Cashing in: Rubber and palm oil projects should help stimulate the sector

Increased public and private investment is needed to revitalise Gabon’s agriculture sector and increase its contribution to GDP beyond the current level of 3.8%. Gabon’s rich natural environment, conducive to many agricultural products, has already drawn the attention of international investors.

Two new joint ventures in cash crops set to begin in 2012-13 should help to harness the country’s considerable potential. Operator Société d’Investissement pour l’Agriculture Tropicale (SIAT) Gabon, which has been active in the local market since 2004, currently maintains 9500 ha of rubber plantations in the country’s northern provinces. In addition to industrial plantations, Gabon has approximately 3000 ha of village plantations, which help to stimulate both the economic and social development of rural areas.

WORKING TOGETHER: Gabon announced a partnership in January 2012 with the Singapore-based multinational Olam to create a large-scale rubber plantation for a total investment of $183m. The plantation, which will cover 28,000 ha in the northern Bitam area of Woleu-Ntem Province, will start by the end of 2012. The first harvest is projected for 2020 once trees have reached maturity, and initial output estimates vary between 2 and 2.2 tonnes of natural latex per ha. The joint venture also includes the construction of a processing facility with a capacity of 225 tonnes per day.

Rubber cultivation in the north provides several benefits. Weather conditions are ideal for the cultivation of rubber trees, and the proximity to the border with Cameroon and Equatorial Guinea should help to foster more regional exchange. In addition, the country’s urbanisation trend has been less pronounced in this traditionally agricultural area, where upwards of 40% of the population remain in rural areas.

LOOKING GOOD: Increased turnover from existing rubber cultivation over the last few years bodes well for the new project. The 2010 Scorecard of the Gabonese economy showed national production of natural latex increased 16.6% year-on-year (y-o-y) to reach 38,967 tonnes in 2010, and granulated rubber production increased by 9.6% y-o-y to 19,559 tonnes.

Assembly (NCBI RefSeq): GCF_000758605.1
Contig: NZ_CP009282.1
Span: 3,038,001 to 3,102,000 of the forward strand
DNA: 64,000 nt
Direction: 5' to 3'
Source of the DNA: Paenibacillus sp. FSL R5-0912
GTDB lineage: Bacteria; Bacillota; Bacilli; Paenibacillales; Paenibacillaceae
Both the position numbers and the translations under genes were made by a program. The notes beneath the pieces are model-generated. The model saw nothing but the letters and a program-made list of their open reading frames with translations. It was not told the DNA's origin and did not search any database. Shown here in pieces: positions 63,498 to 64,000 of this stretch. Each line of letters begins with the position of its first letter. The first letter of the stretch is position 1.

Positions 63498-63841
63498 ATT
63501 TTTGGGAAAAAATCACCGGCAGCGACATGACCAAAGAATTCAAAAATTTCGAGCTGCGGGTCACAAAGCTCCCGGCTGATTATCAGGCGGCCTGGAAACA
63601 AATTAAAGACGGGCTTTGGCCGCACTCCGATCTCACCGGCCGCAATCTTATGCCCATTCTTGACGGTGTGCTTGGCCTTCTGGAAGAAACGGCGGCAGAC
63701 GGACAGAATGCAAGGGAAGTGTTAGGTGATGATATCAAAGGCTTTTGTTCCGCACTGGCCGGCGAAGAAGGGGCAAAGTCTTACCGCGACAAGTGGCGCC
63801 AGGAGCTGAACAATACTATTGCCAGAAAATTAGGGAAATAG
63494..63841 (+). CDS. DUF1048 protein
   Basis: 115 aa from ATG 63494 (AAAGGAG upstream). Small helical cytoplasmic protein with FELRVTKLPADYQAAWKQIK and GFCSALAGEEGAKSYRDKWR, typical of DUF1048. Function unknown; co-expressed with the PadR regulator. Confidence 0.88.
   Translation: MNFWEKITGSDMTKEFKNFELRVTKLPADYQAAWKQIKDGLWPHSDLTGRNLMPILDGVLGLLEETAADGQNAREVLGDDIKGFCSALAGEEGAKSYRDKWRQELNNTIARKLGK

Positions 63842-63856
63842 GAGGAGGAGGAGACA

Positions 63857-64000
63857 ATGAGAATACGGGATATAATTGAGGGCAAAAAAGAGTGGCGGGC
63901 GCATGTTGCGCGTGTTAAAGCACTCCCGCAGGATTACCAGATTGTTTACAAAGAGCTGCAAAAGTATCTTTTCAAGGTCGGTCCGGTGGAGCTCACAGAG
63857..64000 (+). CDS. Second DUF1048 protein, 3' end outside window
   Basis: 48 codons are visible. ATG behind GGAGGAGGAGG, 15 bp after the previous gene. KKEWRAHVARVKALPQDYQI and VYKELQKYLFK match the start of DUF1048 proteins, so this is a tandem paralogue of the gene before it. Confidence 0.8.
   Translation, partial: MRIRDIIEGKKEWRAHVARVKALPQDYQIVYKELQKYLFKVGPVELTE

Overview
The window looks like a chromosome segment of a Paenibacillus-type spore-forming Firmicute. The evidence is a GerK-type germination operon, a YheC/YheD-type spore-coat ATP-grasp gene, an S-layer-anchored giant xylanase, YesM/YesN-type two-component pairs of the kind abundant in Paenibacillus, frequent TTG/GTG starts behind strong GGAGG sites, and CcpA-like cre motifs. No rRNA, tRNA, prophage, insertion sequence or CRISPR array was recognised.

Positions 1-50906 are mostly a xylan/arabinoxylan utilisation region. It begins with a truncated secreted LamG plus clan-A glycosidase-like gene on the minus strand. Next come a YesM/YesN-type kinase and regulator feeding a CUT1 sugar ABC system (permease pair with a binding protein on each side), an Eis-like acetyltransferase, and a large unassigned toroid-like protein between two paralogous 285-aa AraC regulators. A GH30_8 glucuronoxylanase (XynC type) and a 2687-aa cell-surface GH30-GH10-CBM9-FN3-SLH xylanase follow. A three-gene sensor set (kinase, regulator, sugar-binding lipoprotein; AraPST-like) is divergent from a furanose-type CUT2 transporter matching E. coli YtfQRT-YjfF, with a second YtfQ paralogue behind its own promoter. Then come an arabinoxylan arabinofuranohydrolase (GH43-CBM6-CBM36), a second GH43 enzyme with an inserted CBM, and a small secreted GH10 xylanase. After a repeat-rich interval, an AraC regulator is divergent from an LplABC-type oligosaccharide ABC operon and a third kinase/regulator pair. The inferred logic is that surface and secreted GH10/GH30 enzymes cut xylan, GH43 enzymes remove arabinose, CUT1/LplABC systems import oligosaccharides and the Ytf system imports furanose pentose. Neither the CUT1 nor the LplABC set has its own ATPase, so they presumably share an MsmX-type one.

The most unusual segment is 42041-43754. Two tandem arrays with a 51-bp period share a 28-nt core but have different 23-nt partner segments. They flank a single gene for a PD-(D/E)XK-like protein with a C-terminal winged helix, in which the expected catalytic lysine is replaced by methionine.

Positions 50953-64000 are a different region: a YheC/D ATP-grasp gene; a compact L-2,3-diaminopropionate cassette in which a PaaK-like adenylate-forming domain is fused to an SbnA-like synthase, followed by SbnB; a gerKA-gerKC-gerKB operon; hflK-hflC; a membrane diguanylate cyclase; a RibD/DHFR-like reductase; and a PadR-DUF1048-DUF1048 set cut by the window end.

While there is a slow return on investment in rubber, with the first harvest coming seven years after the original plantation, global prices promise considerable medium- to long-term benefits. Demand for rubber has seen around 3% annual growth in recent years. However, the difficult economic climate and resulting slowdown in the automobile industry had an impact on global rubber prices in early 2012. In response, the purchase price for Gabonese farmers was reduced in June 2012 to CFA600 (€0.90) per kg.

WELL IN HAND: The government also signed a 2010 agreement with Olam to launch a joint venture in palm oil. Olam secured access to 100,000 ha of land in Estuaire Province and Ngouiné Province and has begun the initial plantation of 50,000 ha, which may be scaled up to 100,000 ha in the next five years. Olam has indicated that Gabon has the capacity to become a leading global producer of palm oil by 2020, and the company hopes to produce 160 tonnes of palm oil per hour once the project is in full swing.

There are strong possibilities for the market, according to Gert Vandersmissen, managing director of SIAT Gabon. Demand for palm oil is growing, and Africa imports roughly 2m tonnes per year. While much of the palm oil being produced by SIAT is commercialised on the local market as soap and cooking oil, most of Olam’s production will be exported, although 25 % is dedicated to internal market if there is demand. Despite high fixed costs and labour needs, “palm oil is still important as there is a land shortage worldwide in areas where palm can be grown, and a growing world population means demand is high,” said Vandersmissen.

The success of new agricultural projects is critical to revitalising the sector. Agriculture, once an anchor of the economy, suffered from declining investment after the discovery of oil in the 1970s. While the segment must overcome a lack of trained locals and transport issues, they may help increase and diversify exports.

Share

You have reached the limit of premium articles you can view for free. 

Choose from the options below to purchase print or digital editions of our Reports. You can also purchase a website subscription giving you unlimited access to all of our Reports online for 12 months.

If you have already purchased this Report or have a website subscription, please login to continue.

The Report: Gabon 2012

Agriculture & Forestry chapter from The Report: Gabon 2012

Cover of The Report Gabon 2012

The Report

This article is from the Agriculture & Forestry chapter of The Report: Gabon 2012. Explore other chapters from this report.

Covid-19 Economic Impact Assessments

Stay updated on how some of the world’s most promising markets are being affected by the Covid-19 pandemic, and what actions governments and private businesses are taking to mitigate challenges and ensure their long-term growth story continues.

Register now and also receive a complimentary 2-month licence to the OBG Research Terminal.

Register Here×

Product successfully added to shopping cart